Wednesday 27 April 2011

Ailsa Craig for Sale!

According to our very favourite online news website For Argyll - and it is worth reading some of the opinion pieces that they write - Ailsa Craig, or Paddy’s Milestone as it's always been known to us as kids, the unforgettable iconic shape seen from many of the golf courses of Scotland's West Coast Golf Links and seen by millions of TV viewers when the Open is held at Turnberry is up for sale!

Owned by the 8th Marquess of Ailsa, it is being sold by Knight Frank and by Vladi Private Islands, the agent who sold Sanda Island off the east coast of the Mull of Kintyre and who is currently also selling Barcaldine Castle in North Argyll as ‘an island-like property’.

Ailsa Craig is not even yet on the Vladi website, but the 245 acre rock with its distinctive conical shape, lying ten miles off Girvan  on the south Ayrshire coast has an asking price of £2.5 million.

Tuesday 26 April 2011

Final hole swing sees Charlotte Ellis clinch Helen Holm

England's Charlotte Ellis staged a charge over the last few holes to win the Helen Holm Scottish women's open amateur stroke-play championship over Royal Troon's Open championship links course on Sunday 24th of April. She had been trailing 16 year old twin Leona Maguire from Co Cavan, Ireland by three strokes with six holes to play until the 25-year-old from Minchinhampton birdied the 13th, 15th and 16th holes to be one shot behind Maguire with two to play. Both parred the short 17th and then Leona, who had made all the running from the start of the 54-hole tournament, ran up a double bogey 6 at the last, taking three shots to get on the green and quite depressingly a further three putts from six feet. Ellis stepped in to win with a par 4.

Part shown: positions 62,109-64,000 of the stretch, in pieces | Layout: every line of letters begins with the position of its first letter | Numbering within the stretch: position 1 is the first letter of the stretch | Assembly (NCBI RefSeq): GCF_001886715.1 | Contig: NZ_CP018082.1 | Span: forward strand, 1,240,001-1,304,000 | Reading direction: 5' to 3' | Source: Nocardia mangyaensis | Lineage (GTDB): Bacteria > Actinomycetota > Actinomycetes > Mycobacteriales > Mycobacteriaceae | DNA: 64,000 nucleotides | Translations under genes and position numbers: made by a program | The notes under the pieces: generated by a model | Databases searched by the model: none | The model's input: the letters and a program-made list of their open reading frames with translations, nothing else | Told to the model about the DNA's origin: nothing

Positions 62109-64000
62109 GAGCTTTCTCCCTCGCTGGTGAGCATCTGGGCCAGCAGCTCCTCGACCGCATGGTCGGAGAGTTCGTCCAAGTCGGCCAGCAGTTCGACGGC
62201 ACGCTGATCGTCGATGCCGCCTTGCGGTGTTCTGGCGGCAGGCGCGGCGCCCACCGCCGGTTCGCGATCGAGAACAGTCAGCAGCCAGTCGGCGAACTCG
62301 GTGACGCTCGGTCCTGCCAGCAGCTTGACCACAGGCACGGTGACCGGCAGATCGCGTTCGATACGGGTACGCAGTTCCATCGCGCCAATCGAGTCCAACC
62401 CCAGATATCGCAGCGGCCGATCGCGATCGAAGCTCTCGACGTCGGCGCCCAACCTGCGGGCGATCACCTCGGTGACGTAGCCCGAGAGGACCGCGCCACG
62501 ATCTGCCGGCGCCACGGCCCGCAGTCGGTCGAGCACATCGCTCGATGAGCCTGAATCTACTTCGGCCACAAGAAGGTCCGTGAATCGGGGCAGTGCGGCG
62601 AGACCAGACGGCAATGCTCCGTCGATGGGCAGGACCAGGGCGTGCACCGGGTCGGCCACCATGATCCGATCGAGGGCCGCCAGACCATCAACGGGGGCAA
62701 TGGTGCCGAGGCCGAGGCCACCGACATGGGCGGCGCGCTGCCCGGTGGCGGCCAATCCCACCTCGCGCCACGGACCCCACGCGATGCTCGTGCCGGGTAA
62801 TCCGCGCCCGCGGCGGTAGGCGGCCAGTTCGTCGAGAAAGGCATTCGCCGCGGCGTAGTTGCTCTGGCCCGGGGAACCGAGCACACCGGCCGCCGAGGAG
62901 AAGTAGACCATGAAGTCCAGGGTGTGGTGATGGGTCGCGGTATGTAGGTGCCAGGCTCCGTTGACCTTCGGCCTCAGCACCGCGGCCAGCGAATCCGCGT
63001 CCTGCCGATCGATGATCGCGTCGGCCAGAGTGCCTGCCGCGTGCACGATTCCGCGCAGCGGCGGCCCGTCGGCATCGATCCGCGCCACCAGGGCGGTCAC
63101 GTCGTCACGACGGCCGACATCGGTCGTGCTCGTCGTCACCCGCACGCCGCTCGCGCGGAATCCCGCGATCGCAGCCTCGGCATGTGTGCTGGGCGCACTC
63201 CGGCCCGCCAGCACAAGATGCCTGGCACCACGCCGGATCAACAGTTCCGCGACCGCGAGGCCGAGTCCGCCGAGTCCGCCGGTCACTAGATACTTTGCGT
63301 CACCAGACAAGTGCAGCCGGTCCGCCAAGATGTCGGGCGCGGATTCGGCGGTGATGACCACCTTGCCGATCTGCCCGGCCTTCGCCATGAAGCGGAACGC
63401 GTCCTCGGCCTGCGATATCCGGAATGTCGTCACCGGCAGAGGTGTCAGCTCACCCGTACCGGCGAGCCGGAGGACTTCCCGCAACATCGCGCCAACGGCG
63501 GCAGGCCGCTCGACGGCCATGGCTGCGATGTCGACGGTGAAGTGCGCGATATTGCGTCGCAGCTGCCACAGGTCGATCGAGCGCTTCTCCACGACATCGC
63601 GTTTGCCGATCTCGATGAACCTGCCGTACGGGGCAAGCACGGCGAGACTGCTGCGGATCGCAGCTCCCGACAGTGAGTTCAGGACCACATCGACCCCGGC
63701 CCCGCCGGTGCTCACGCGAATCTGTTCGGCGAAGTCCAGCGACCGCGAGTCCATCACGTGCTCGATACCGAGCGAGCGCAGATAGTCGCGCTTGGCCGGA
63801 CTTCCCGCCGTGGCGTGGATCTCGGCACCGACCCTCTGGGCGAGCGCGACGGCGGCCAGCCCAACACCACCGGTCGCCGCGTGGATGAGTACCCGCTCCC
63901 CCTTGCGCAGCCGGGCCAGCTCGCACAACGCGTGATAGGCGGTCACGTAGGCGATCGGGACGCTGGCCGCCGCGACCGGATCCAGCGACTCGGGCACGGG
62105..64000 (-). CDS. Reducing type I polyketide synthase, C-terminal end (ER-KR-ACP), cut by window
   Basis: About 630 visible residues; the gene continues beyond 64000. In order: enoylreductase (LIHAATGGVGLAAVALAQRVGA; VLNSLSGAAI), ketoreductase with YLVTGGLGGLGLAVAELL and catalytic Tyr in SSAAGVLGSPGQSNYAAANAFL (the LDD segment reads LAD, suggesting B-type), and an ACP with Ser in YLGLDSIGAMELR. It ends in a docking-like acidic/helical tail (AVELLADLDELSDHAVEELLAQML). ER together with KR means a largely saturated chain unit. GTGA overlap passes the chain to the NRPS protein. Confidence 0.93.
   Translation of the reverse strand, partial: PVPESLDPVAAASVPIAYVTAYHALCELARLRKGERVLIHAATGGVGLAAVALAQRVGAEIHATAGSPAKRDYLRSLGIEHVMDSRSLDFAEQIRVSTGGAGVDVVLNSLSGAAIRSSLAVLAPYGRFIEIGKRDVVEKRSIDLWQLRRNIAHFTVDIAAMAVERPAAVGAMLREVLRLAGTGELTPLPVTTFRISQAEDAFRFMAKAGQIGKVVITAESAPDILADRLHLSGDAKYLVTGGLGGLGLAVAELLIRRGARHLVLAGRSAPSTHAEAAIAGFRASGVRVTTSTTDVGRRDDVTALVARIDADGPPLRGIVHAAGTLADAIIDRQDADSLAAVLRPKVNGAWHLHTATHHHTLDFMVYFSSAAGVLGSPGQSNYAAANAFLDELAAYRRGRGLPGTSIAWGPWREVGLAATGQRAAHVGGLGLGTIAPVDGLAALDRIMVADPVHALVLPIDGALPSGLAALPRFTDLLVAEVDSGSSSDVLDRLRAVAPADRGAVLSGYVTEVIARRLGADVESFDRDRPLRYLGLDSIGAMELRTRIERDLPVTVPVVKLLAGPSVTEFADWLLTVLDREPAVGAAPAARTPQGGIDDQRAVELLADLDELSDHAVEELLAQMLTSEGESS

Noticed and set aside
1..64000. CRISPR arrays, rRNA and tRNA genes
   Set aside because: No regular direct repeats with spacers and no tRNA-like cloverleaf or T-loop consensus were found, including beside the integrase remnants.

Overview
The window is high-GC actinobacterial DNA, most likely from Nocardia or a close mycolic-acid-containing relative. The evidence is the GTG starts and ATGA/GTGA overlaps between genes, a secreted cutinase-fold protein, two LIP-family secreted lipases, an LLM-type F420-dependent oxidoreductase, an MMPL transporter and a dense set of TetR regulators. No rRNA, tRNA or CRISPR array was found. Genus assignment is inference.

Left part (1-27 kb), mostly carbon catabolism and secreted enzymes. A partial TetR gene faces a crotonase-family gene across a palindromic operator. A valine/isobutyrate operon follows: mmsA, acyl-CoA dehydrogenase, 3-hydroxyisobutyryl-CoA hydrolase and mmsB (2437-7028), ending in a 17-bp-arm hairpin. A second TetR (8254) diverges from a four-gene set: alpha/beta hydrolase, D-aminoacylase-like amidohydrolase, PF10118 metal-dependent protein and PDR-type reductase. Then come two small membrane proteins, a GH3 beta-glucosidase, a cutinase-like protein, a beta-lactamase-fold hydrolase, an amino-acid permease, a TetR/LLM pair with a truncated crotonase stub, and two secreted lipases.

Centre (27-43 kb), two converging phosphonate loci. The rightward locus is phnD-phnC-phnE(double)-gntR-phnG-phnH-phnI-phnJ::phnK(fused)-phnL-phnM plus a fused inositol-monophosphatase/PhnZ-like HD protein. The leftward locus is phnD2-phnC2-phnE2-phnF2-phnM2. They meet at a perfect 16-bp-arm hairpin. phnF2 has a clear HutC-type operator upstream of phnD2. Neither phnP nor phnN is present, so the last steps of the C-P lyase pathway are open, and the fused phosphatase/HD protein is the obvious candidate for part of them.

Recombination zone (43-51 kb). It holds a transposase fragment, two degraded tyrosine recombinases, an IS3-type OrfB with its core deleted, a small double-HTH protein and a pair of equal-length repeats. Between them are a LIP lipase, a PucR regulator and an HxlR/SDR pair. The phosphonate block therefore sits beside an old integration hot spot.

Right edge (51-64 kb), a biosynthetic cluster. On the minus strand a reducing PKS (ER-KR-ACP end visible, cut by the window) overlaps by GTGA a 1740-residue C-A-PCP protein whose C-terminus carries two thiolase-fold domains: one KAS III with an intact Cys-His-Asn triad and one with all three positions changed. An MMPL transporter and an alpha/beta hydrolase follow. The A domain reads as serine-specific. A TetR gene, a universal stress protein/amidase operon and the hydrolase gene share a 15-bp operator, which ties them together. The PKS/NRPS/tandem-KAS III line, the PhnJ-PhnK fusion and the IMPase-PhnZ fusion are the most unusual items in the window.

"Even when I holed out for a par on the last green, I really didn't think it was to win. It was only when Leona eventually missed a two-foot second putt, that I realised I had won. It's the biggest golf title I've ever won but I feel sorry for Leona."

Friday 22 April 2011

Scottish Women's Open Amateur Golf at Troon

If you're at a loose end this weekend you could always head for the Ayrshire coast to Troon and see a field of 99 ladies compete for the Helen Holm Trophy the 54-hole Scottish women's open amateur stroke-play golf championship at Troon.

The event which is taking place between Friday 22nd and Sunday 24th of April is played with two rounds over Troon Portland after which the leading 66 players and ties contest the final 18 holes over Royal Troon. The field of 99 is made up by golfers from 11 countries, including Russia and the Czech Republic and with the weather forecast set fair it could be a nice relaxing day out.

Live scoring from the Helen Holm Trophy 2011 event

Friday 15 April 2011

Ayrshire Burns Festival 2011

"No golfer is an island." I think that was the saying was it not?

Anyway the point is that whilst the reason for your visit to Ayrshire may well be world class links golf there is a whole lot going on in Ayrshire throughout the year from great wining and dining to a full calendar of events at Scotland's number one horseracing venue Ayr Racecourse.